Science Students and Teacher Recognized at Barcode Long Island Symposium

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High school students in the biotechnology research class and two seniors from the advanced research class presented their findings at the Barcode Long Island symposium, held at Cold Spring Harbor Laboratory on June 4.

Students presented their work to scientists as a culmination of their participation in the Barcode Long Island program, in which high school students and teachers gain an understanding of the crucial interdependence between humans and the natural environment. Funded by a Science Education Partnership Award through the National Institutes of Health, the program is a collaborative effort among Stony Brook University, Brookhaven National Laboratory, the American Museum of Natural History and the Cold Spring Harbor DNA Learning Center.

Throughout the school year, students worked on projects to uncover the biodiversity of spiders, zooplankton and algae in the local environment. The organisms that students identified through the DNA barcoding process will be published in a publicly available specimen database. The senior research students participated in the Barcode Long Island program as sophomores, and this year were afforded the opportunity to pilot a new technique. Chris Hueber and Kyle Nelson conducted an eDNA experiment. They collected and filtered water from various locations in the Great South Bay, then extracted DNA from cellular material that is left behind by organisms as they interact with the environment. This new technique uses next generation DNA sequencing and powerful computing programs to analyze a large volume of DNA sequences collected from the environment. At the symposium, Hueber and Nelson shared their initial findings with Dr. Bruce Nash, the assistant director for science at Cold Spring Harbor Laboratory’s DNA Learning Center, who gave them advice for continuing data analysis.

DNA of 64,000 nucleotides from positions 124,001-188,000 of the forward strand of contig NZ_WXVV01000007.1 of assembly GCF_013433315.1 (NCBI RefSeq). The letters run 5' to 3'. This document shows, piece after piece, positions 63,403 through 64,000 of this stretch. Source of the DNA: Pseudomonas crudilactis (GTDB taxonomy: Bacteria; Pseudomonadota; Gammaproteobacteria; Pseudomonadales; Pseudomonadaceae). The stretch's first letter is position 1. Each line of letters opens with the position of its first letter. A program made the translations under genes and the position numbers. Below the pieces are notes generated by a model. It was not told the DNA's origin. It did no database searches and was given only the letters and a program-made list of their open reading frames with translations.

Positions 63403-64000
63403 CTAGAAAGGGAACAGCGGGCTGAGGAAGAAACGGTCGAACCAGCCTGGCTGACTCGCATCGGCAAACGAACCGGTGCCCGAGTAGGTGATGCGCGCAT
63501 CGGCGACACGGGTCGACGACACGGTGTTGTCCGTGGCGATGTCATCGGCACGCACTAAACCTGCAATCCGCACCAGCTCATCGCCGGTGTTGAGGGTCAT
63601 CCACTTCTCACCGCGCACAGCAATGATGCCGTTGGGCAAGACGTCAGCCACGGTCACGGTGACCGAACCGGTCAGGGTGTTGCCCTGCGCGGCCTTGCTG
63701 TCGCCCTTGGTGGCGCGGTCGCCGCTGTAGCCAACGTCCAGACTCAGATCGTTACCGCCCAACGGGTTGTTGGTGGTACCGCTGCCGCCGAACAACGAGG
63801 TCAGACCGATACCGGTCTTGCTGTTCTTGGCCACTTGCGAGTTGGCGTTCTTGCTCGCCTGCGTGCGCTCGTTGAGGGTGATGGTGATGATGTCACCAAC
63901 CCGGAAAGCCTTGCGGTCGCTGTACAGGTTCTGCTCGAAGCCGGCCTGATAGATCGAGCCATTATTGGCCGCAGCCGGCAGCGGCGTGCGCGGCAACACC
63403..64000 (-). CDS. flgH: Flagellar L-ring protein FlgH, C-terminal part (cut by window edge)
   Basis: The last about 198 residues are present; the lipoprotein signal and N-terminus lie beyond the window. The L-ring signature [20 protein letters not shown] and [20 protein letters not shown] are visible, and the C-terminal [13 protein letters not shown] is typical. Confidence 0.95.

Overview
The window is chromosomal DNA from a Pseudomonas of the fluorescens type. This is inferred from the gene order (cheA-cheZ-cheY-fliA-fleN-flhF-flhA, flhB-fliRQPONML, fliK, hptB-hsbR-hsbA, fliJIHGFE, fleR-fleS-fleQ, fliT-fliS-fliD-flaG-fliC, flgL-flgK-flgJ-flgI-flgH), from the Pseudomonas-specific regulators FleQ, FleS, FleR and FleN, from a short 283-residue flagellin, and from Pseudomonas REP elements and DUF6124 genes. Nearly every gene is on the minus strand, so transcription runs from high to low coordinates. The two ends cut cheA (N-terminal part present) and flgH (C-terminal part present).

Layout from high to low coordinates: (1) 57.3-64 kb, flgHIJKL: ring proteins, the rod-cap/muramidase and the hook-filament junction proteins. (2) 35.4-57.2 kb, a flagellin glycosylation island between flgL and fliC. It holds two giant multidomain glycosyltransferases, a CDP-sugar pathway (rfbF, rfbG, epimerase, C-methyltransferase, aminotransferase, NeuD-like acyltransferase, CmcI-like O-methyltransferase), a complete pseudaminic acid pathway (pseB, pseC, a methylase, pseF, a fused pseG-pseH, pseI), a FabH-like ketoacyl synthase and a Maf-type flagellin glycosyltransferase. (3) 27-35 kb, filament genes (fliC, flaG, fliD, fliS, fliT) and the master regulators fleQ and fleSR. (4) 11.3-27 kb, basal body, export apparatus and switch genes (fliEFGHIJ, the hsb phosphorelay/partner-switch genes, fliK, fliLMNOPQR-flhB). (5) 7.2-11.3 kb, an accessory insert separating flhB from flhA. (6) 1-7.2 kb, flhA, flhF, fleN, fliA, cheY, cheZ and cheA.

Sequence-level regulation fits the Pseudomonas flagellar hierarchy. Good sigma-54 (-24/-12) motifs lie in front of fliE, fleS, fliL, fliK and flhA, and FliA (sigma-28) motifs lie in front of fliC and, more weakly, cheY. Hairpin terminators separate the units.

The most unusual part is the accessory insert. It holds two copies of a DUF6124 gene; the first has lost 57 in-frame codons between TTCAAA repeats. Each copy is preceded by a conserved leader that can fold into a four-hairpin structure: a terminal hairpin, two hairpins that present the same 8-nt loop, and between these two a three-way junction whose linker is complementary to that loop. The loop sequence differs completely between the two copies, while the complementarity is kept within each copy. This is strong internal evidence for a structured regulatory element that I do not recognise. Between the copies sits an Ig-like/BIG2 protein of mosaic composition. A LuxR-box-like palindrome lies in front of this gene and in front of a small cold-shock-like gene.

During the symposium, West Islip science teacher Mary Kroll received an award recognizing her efforts as “Outstanding Mentor” for the 2018-2019 school year. Kroll was chosen from among the 25 teachers who participated in Barcode Long Island, who collectively mentored over 200 research students across Long Island. To be eligible to serve as a mentor, teachers received training and attended myriad related workshops to advance their own learning.